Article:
Six Tips to Help You Run the Distance

I began running ten years ago to explore a new city I had just moved to and to stay healthy while embarking on a new chapter of my life. Running came easy to me because all I had to do was lace up my shoes and walk out the front door, but I never knew how long or how fast I would go. I just went. Fast forward a few years and I have much more control on my runs because I put more thoughts into my nutrition and rest. I have learned how bad it feels to run 20 miles without a sip of water and how helpful a mere 30 grams of carbohydrates is when it feels like I cannot take one more step during a race. Four marathons later, including Boston this past year, I want to share some tips with any members who may be runners too.

  1. Hydrate, Hydrate, Hydrate! Exercising while dehydrated means your muscles won’t get the blood and oxygen they need to perform at their best. To ensure you are well hydrated, evaluate your hydration status prior to exercising. If your urine is clear to pale yellow, you are likely well hydrated. Fluid needs differ based on the person along with the intensity and duration of exercise- a registered dietitian can help you calculate your sweat rate and come up with your own fluid plan. Keep in mind that when you sweat more and exercise for longer durations and intensity, fluid and electrolyte losses should be considered.
  2. Food fuel matters… A Lot! Do you struggle with feeling tired after exercising? It could be due to an irregular meal pattern or eating too many low nutrient processed foods. If you tend to eat the same foods from only one or two of the five food groups, you may not be getting all the necessary nutrients. A balanced diet that includes foods from all five food groups spaced throughout the day in multiple small meals and snacks should help you maintain good energy levels. If you are currently eating lots of processed foods, fried foods and foods high in sugar, work on replacing them with fresh fruits and vegetables, whole grains, lean proteins, low-fat dairy products, and healthy unsaturated fats.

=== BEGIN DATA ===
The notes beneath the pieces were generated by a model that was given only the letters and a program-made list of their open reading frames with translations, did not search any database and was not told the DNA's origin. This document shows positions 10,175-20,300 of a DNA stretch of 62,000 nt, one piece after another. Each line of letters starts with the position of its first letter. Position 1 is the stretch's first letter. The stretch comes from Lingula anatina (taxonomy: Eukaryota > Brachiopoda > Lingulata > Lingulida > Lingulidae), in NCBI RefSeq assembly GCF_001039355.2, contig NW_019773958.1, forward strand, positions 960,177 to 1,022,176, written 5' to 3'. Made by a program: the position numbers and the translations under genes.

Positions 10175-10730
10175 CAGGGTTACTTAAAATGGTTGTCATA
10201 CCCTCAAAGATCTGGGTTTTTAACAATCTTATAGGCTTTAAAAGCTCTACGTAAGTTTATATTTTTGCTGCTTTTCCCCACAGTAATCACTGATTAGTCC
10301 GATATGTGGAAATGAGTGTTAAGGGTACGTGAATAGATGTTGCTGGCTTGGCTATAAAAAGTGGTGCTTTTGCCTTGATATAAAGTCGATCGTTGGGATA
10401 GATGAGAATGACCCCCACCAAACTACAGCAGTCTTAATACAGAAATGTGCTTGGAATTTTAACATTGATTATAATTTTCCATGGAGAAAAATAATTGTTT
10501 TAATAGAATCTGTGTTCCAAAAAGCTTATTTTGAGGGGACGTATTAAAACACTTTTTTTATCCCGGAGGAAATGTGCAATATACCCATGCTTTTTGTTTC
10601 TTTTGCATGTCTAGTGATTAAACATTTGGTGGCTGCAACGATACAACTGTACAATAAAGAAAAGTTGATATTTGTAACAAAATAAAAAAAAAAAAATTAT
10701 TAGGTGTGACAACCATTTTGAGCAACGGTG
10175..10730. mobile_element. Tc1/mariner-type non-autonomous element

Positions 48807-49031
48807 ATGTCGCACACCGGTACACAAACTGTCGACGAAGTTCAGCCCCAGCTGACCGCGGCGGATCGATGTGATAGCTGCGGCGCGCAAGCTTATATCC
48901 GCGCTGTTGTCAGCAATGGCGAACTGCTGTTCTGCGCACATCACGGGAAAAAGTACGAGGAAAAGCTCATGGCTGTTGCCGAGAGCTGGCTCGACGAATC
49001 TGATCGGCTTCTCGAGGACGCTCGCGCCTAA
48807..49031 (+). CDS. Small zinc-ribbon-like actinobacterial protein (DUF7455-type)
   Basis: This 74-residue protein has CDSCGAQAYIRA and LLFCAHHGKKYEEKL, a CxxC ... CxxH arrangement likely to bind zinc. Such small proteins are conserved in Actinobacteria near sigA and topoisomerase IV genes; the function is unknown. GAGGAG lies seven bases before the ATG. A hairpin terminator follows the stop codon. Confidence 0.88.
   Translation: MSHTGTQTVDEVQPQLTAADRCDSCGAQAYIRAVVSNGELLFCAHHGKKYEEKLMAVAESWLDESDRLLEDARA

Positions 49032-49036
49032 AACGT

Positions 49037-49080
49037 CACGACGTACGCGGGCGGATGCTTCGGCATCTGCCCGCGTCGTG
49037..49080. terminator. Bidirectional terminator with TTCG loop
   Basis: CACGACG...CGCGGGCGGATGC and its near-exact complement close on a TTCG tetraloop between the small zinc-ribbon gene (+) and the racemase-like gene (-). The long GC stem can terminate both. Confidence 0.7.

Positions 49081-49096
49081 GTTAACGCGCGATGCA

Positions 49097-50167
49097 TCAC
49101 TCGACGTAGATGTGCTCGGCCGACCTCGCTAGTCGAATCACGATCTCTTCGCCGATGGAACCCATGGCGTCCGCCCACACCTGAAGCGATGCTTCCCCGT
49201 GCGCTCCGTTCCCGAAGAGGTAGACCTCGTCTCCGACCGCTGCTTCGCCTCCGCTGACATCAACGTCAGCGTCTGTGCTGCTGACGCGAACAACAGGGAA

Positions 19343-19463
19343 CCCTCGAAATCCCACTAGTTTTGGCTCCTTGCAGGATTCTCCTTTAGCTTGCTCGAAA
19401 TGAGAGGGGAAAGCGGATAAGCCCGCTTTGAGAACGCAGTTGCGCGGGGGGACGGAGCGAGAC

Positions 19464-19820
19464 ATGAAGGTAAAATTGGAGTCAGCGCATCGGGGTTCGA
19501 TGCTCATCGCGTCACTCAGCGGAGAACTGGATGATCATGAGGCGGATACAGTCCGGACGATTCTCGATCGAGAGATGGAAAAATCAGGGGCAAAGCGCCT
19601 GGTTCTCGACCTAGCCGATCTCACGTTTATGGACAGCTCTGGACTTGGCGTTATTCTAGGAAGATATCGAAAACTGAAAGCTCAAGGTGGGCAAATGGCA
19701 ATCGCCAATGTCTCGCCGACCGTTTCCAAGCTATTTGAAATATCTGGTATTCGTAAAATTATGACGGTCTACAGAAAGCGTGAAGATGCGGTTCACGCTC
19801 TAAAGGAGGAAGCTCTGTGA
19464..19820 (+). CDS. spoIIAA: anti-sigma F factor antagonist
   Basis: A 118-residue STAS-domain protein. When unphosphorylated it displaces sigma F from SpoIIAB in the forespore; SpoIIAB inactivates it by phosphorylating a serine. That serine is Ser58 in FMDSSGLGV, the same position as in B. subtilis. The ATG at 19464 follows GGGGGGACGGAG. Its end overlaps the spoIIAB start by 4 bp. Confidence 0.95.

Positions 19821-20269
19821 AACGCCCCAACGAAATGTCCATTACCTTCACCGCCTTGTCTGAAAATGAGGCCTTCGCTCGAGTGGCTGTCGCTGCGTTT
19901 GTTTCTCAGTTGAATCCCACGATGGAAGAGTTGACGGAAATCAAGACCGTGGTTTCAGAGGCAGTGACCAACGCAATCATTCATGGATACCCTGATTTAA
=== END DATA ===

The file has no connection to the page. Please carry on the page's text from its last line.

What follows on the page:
3. Time it Right! Inadequate fuel before endurance exercise negatively impacts your body’s carbohydrate stores and increases the chance of impaired performance. Eating too much right before exercising can also ruin a workout. Plan to eat something light, like a banana, 30-60 minutes before exercise; or have a more substantial meal, like a peanut butter sandwich with fruit and some yogurt 1-4 hours before exercise. If you are an early morning runner and don’t like to eat before you run, include wholesome carbohydrates, like whole grains or starchy vegetables, with your dinner the night before your run.
  4. You Can Only Store So Much! Your body stores carbohydrates that you use during exercise, but at some point, those stores run out if you are not replacing them. If you plan to run for more than an hour, fuel with 30-60 grams of carbohydrates for each additional hour you continue to exercise. To avoid stomach upset during intense exercise, consume easy to digest carbohydrates like an energy gel, energy chews, or sports drinks.
  5. The Key to Recovery! Weigh yourself pre and post-exercise to determine sweat loss. A dietitian can help you determine an appropriate rehydration strategy based on this information. Eat a snack or meal within an hour after exercise that contains both carbohydrates and protein to refill your tank and aid in recovery.
  6. Practice What You Eat Before You Compete! Don’t ruin race day by trying something new. Everyone’s body is different, so practice your fueling strategy when you are training. You may find that a sports drink works best for you while a gel may work best for your running partner. Whatever it is that works, stick with it and be consistent with your training.

Whether you are running a 5k or a marathon, I know from experience that hydration levels and food choices impact training, race day performance, recovery, and the overall experience. I encourage you to put some thought into what you eat and drink, so each run keeps you lacing up your shoes. I hope to run into you at the next race!


Callie Yakubisin, RD, CNSC

American Family Fitness Registered Dietitian

To schedule a nutrition consultation, contact Callie at

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